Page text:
Cities are similar. New York, for example, has an uncanny ability for reinvention. It began as a trading hub, but it became a global presence after World War I: an international jewel where bankers became celebrities in their own right and Broadway actors could command the attention of world leaders. The city boasted the world’s best universities and minds, with talent nourishing both industry and academia. Indeed, Columbia University’s School of Business was founded by a banker, the president of Chase Manhattan, A. Barton Hepburn. New York’s geography, its proximity and intimate relationship to the world’s artistic and financial talent, became its destiny.
This has changed during our century. Today, the fastest growing sector of the city seems to be technology, hurdling past the once-coveted advertising and media jobs that occupied the urban skyscrapers.
While the internet has enabled untold numbers of dabblers and dilettantes, it has also demonstrated winner-take-all distributions in business and in urban life. Contemporary Silicon Valley has consumer internet companies, technology investment banks, and even companies working on spaceflight. Self-driving cars whiz by on the streets of Mountain View as PhDs furiously program their drones to compete in the upcoming Drone Racing League tournament.
Nevertheless, even highly educated people presume that the technology industry was already assembled out of the box. Of course, the Valley didn’t start this way. The myriad nature of Silicon Valley’s industries makes it seem like every city has to be good at everything. This is false, the Bay Area’s success can be linked all the way back to being good at one thing: the research and development of semiconductors.
The Contemporary Age
The internet has only made these effects more stark. Boston was once world-renowned for its shipbuilding industry but now its main attraction is the life sciences research that universities and companies hope will cure aging and disease. Likewise, we’re seeing analogues in cities that can move from singular pre-internet hubs to ones that are finding new ways to glean attention for themselves in the digital world. This is why it doesn’t make sense to invest in another attempt at Silicon Valley. Success is not found in a city’s plans; it is a possibility that can emerge once conditions have been met. The best that other countries and cities can hope for is to attract talent that’s bright enough to dream for the future and, hopefully, stumble upon something as powerful as microchips, with the innumerable cultural factors that entails and involves.
Therefore, to avoid disruption, local and national governments must be aware of their branding and distribution, much like a startup wondering how it can differentiate itself from its competitors. The future will be made by regulators and politicians who understand their country’s corporate appeal to future immigrants. The concept of the nation-state as such is evaporating—the Western world has already become a homogenous whole. When everyone is selling the same goods, stronger external incentives are required to attract the best human capital.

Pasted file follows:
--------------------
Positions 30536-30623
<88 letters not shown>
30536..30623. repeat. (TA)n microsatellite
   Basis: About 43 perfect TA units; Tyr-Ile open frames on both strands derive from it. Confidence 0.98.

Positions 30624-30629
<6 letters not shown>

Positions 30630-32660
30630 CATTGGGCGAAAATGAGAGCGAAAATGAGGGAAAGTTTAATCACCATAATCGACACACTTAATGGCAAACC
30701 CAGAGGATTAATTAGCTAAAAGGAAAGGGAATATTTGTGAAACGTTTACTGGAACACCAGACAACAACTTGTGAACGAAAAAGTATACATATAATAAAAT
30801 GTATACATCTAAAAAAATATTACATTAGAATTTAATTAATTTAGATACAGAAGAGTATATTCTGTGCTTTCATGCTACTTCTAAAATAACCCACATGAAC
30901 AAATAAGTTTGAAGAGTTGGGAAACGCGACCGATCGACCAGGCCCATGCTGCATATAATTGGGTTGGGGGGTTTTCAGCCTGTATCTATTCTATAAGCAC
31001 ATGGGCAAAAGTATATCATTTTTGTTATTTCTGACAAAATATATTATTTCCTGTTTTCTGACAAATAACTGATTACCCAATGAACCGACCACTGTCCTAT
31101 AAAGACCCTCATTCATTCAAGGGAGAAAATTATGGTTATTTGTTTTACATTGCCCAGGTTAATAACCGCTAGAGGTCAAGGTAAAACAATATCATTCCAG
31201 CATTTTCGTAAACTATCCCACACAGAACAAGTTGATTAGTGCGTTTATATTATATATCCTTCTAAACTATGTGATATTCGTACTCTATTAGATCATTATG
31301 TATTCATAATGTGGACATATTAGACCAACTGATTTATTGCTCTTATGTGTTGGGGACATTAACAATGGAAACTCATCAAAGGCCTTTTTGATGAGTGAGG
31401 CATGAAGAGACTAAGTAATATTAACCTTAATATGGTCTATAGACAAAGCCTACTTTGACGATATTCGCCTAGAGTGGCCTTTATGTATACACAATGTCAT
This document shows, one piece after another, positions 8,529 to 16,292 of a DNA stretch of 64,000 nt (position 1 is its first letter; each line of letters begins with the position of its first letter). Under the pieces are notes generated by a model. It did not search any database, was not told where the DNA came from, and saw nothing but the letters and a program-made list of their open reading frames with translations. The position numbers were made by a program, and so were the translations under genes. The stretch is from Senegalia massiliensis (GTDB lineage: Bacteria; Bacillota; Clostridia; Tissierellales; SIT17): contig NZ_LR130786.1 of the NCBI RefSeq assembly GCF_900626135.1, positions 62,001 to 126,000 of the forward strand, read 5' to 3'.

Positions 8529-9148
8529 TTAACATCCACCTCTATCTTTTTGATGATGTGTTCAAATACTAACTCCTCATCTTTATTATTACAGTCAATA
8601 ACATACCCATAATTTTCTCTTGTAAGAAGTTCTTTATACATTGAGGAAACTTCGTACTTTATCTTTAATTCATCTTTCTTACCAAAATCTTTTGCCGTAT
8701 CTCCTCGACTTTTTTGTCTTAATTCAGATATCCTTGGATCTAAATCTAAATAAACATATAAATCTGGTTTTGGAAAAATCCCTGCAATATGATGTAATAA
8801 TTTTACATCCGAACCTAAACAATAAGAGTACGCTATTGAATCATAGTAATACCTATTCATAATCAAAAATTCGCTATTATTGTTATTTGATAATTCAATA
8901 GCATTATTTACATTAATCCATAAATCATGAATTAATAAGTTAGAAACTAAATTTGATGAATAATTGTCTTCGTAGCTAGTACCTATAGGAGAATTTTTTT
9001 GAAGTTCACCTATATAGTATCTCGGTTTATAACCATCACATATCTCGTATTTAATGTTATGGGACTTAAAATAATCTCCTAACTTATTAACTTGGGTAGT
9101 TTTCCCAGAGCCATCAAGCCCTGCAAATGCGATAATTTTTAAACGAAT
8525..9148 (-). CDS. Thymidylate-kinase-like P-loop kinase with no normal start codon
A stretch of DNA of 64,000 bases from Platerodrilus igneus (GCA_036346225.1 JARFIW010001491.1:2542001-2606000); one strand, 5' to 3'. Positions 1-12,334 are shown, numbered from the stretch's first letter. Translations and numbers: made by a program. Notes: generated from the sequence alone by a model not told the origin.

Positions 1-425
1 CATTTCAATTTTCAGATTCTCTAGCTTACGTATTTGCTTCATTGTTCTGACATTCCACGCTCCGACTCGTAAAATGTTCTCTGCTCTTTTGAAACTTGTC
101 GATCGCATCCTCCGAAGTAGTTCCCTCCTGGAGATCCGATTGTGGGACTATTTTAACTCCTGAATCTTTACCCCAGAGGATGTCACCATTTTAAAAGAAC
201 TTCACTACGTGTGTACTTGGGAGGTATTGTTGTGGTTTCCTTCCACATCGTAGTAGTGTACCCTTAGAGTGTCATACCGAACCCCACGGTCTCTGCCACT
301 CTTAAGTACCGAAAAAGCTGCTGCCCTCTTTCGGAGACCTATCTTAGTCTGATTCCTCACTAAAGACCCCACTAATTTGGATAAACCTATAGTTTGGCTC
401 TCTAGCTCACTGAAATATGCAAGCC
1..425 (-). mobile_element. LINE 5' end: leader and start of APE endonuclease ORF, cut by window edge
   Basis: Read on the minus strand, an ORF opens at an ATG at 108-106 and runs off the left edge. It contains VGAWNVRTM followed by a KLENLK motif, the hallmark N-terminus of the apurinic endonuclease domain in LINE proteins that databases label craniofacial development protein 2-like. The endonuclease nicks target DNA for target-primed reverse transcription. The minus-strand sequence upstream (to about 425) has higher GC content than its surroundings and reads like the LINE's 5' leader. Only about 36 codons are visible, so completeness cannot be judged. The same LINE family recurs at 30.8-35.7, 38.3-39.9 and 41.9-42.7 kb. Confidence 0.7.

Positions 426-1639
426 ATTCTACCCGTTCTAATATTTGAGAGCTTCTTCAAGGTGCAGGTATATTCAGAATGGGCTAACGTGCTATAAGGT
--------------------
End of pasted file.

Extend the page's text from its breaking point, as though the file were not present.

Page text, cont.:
Some countries have already seen this future and are beginning to adapt. For example, the Netherlands has been doing a spectacular job with all of the above. Amsterdam is one of Europe’s three fastest growing cities; when officials were confronted with the unexpected labor shortage in crucial sectors like IT, they immediately acted by instituting reeducation programs for these skills.
The speed of a government’s reaction is what matters, and cities like Barcelona are following in Amsterdam’s footsteps by integrating sustainable infrastructure reforms such as smart lights and waste disposal facilities. These improvements coupled with a remarkably cheap cost of living have allowed Barcelona to become a booming technology hub. According to venture capital firm Atomico in partnership with Linkedin, Spain is now the third most popular destination for European technology talent.
Yet, it’s possible that the efforts of these countries might be wasted if Europe, as a whole, cannot resolve its issues—excessive debt and short termism can derail even the best of cities. This is the reason Peter Thiel quipped that “Europe’s future is in its past.” When confronted by questions of technological regulation, the European Union has largely decided to cease and desist rather than aspire to become better than their American counterparts. What does that say about the myriad societies that make up Europe? Operating out of spite, regulations like the EU’s General Data Protection Regulation have only aided the biggest companies (e.g., Facebook and Google) and strangled smaller, European businesses who cannot compete with these juggernauts.
In the modern era, one can’t help but wonder if our contemporary Plato has left Athens, whichever city that currently may be. But, without question, we have the means to make our cities a place where he would seek to return; if those in government don’t see the writing on the wall, it is perhaps better to exit and start anew. While it may be too late to prevent the exodus of some innovators, the western world still has the power and luster to attract a million more and reinvent itself through a new golden age.